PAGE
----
In 1992, the Jet Propulsion Laboratory launched a survey of the sky using radio telescopes. The High Resolution Microwave Survey (HRMS) was designed to map the entire sky over the next several years. Part of the survey was the search for extraterrestrial intelligence, also known as SETI. This was not a wild-eyed search for the type of "aliens" that routinely turn up in supermarket tabloids. It was a careful examination of space around us. In fact, HRMS was designed to just "listen;" no signals were transmitted.
The HRMS was managed from the Ames Research Center in the San Francisco Bay area. JPL was a collaborating center. The JPL part of the project used radio telescopes of the Deep Space Network in California and Australia. Ames headed a search of selected targets with a huge 300-meter (1,000-foot) radio telescope in Puerto Rico. The extremely sensitive receivers began the search on Columbus Day, October 12, 1992.
However, Congress killed the program in October 1993 because of budgetary pressures. The SETI (Search for Extraterrestrial Intelligence) Institute, a privately-funded, non-profit organization that had been working on the HRMS, took over part of the effort aimed at discovering exterrestrial signals. The new effort is called Project Phoenix. NASA made its sophisticated equipment and facilities available to the SETI Institute's scientists and engineers.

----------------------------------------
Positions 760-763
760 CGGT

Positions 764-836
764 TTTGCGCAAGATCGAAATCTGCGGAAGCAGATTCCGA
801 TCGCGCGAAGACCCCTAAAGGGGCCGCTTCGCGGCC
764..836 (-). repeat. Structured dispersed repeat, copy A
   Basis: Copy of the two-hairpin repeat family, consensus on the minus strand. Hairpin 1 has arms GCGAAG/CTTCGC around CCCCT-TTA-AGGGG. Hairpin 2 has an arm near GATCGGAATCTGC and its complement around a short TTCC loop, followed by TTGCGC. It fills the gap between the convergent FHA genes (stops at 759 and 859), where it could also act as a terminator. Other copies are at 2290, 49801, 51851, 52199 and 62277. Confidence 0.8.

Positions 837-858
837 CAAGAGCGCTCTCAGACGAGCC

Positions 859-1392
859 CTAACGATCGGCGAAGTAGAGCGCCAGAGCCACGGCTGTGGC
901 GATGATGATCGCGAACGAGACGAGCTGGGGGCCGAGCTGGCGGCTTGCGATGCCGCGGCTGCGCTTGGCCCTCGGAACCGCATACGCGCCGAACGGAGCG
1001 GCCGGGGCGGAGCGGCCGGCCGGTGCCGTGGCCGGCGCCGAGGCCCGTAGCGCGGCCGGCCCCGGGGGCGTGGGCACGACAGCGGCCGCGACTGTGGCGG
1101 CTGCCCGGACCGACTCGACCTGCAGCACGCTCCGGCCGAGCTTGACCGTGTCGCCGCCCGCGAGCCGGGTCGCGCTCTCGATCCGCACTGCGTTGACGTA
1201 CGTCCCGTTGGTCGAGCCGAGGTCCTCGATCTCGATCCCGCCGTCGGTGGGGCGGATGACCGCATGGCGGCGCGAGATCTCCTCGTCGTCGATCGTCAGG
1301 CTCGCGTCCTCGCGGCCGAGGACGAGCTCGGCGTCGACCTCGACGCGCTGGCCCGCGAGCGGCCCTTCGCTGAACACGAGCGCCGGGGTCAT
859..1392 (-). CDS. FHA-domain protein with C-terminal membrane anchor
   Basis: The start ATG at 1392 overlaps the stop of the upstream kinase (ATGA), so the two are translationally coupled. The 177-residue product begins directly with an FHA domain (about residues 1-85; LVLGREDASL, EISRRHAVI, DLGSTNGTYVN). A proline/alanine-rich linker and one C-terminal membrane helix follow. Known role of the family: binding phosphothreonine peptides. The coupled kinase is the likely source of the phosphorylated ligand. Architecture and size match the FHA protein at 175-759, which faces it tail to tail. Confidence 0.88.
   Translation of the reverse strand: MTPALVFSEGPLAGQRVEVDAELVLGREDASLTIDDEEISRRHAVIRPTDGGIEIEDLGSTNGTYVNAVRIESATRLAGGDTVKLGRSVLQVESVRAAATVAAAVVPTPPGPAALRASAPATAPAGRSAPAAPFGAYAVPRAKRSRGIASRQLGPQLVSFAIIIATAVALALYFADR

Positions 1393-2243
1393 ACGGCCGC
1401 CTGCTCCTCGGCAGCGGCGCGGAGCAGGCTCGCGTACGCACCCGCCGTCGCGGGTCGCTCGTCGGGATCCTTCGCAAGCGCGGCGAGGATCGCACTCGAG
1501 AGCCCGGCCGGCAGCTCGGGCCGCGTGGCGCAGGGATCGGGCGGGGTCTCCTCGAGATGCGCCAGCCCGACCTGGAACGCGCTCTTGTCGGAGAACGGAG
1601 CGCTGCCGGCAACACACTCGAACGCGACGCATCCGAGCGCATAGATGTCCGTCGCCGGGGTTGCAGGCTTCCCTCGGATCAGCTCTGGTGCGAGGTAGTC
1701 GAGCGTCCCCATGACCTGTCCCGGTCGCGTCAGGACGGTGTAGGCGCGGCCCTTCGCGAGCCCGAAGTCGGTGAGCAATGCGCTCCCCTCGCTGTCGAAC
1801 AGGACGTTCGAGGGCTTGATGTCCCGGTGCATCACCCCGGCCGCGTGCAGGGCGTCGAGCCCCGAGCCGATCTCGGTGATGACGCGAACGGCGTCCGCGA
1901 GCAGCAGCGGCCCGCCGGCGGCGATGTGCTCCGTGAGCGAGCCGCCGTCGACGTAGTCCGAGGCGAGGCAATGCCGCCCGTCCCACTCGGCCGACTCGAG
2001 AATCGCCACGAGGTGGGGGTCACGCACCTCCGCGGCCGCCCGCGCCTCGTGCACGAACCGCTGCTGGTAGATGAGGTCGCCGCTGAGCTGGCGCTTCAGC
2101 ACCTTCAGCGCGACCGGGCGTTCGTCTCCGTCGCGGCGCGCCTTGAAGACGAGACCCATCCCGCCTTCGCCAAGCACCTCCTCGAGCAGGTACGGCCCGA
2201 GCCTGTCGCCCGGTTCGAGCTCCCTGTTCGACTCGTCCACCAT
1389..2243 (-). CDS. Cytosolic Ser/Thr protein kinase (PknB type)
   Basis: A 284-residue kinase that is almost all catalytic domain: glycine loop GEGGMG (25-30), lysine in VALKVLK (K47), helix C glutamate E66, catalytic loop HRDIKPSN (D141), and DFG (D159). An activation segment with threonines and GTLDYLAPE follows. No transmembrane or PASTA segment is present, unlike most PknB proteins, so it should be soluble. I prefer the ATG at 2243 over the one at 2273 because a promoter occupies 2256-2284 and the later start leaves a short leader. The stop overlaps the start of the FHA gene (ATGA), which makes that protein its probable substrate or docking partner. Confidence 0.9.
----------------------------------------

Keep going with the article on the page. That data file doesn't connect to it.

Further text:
We already know that the sky is filled with radio energy. But Project Phoenix will also be listening for non-natural sources. Scientists have determined that the radio portion of the electromagnetic spectrum is one of the best places to search for signs of extra-terrestrial life. Radio waves, especially at some frequencies, appear much more powerful compared to the natural background of the sky. Visible light signals would have to be extremely strong at their source in order to be detected over even short distances. After all, stars are huge balls of glowing gas but none, except our own Sun, is even bright enough to cast a shadow.
Radio signals can travel through dust and gas clouds that would block out or scatter visible light. But this does not mean that our radio and television broadcasts would be detectable by an alien civilization or that we can expect to eavesdrop on their equivalent of soap operas or athletic shoe advertisements. Our radio, TV and radar transmitters send energy out in all directions. The signals get weaker as they get farther and farther from the transmitter.